It appears that Drone strikes in the Tribal area of Pakistan have resumed with a vengeance in late September. Sporadic strikes in Yemen throughout the spring and summer did not attract a lot of attention outside of Yemen where frustrated Houthis flooded into Sana’a to show their outrage over being marginalized and under attack from the air, bringing the US backed government to a standstill. But since September 24, the Metadata app on my iPhone has been pining regularly to draw my attention to new strikes in Pakistan.
In 22 days, 12 alerts have arrived, drawing attention to 12 US Drone strikes in Pakistan that took the lives of 55 people and wounded at least 10 wounded. When I spoke with relatives and other representatives of drone victims in Pakistan two years ago, they made it clear that women killed by drones are not reported as it is considered a violation of their privacy, and that the wounded often die because there is no recourse in the Tribal Region to comprehensive, accessible medical care. Hospitals have been closed due to the danger of operating in this region.
On September 29, Ashraf Ghani, a former World Bank executive, was sworn in as President of Afghanistan, and on the 30th, he signed a Status of Forces Agreement with the United States, which gives immunity to US Troops who commit crimes in the region. In June, while we were busy watching ISIS invade Iraq and loop back into Syria with their new American weapons, the Pakistani military launched a an attack on Taliban. I was surprised because when I was there, people told me that the last time they did this, the result was to exacerbate internal divisions, create a lot of refugees, and do a lot of damage to infrastructure, but the Taliban merely moved from one base to another.
In any case, it looks like the Tribal Region in Pakistan is once again becoming a free fire zone for CIA drones. I finally had time to check my Google aggregator on drone strikes, and there was little reflection there of the latest strikes. Google tends to follow your preferences and I was getting really good information, mostly from foreign press outlets in Pakistan and even the international editions of the New York Times and others. But I guess if you don’t follow every link for a couple of months, the aggregator forgets your preferences. It must use some kind of algorithm to integrate your choices with those of the public at large. When you aren’t moving the pointer, they are.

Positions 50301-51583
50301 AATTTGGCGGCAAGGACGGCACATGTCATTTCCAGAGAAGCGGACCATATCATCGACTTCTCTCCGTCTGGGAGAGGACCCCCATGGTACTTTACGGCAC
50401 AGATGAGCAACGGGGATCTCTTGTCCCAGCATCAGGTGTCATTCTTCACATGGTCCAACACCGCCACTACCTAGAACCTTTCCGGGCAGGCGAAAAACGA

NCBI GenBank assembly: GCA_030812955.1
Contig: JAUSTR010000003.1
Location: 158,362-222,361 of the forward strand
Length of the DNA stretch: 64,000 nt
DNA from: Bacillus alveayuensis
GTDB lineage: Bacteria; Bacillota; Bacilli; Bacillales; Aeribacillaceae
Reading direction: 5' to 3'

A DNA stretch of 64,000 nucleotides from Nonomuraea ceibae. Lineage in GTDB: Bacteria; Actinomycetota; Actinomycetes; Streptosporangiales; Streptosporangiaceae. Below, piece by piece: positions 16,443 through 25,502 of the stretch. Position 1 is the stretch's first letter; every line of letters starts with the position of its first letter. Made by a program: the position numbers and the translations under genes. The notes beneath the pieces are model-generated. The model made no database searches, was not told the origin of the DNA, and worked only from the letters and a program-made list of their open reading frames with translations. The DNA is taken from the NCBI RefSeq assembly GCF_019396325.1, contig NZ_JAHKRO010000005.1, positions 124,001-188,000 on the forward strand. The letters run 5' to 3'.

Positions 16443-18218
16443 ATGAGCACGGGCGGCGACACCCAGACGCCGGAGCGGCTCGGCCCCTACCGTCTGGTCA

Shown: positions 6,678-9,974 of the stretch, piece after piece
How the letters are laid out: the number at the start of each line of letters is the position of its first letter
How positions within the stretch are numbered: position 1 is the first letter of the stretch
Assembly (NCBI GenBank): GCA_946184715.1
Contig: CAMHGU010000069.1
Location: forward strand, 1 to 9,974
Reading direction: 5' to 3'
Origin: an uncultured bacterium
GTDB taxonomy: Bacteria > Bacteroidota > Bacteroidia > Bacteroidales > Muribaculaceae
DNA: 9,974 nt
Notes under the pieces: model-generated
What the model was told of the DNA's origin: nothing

The lesson is, that the Drone Strikes in Pakistan don’t get national coverage. In the articles I have seen recenly, there is no reference to named leaders or specific targets. The term ‘suspected militant’ is a frequent occurrence. This sounds a lot like the specification of recent African American youths killed by local police in Ferguson and elsewhere in this country. What were they doing to invite the death penalty? Usually., running away. Why were they stopped in the first place, well they were ‘suspected troublemakers‘ I guess. Young black me on the street, The me killed driving down the road in Pakistan may have had some sort of prior surveillance. They may have stopped at a suspicious location, or emerged from a suspicious building. They may have been holding a cell phone tagged as ‘terrorist’. They boys killed here may have been suspiciously lively or suspiciously quiet or have suspiciously emerged from a local store. They might be carrying a suspicious candy bar or sandwich. And based on suspicion, they received the death penalty
We have a situation where people are charged, sentenced and executed outside of public oversight. It reaches the point where the criminal acts they might have committed become difficult to address because the larger criminal act of their execution is so fearsome. The level of aggression and fear in our society is clearly reflected in the act of protecting a heavily armed police officer from an unarmed teenager, or in the lack of resistance to a pattern of occult executions of suspects in wars that have little or nothing to do with our experience. If someone falls prey to the predatory gendarme, then he or she must have done something to deserve it, and their fate can be safely ignored.
The drone movement is in a lull of sorts, induced by the lack of current instances of excess to hold up, but that lack is an illusion. There may have been a temporary lull in drone attacks for political reasons. But nothing has changed since a couple of years ago when Human Rights NGOs were producing reports of drone massacres in Pakistan and Yemen and the President was wiggling around for a legal fig leaf to cover his violations of US and International Law. The Corporate Drone business is booming; drone schools are coming on line; drone research is thriving; the military is exploring ways to fill drone pilot jobs with motivate workers.. The military is building new drone bases, and the CIA is opening new drone fields in Syria and Iraq. They have finally got permission to resume their work in Afghanistan, though that’s an Afghan matter as drone strikes in Afghanistan are rarely reported here in any case.
The bright veil of futuristic science is back in place, but behind it a river of blood continues to flow. There are idiots out there saying that drone delivery is a ‘win-win’, whatever that means. One just better hope that drone isn’t delivering a Hellfire missile when it pauses overhead. All eyes on Ferguson today. Yesterday it was the drones. But the real issue is that even massive resistance movements merely block the wheels for a brief moment, but the murderous empire grinds on the minute your attention strays.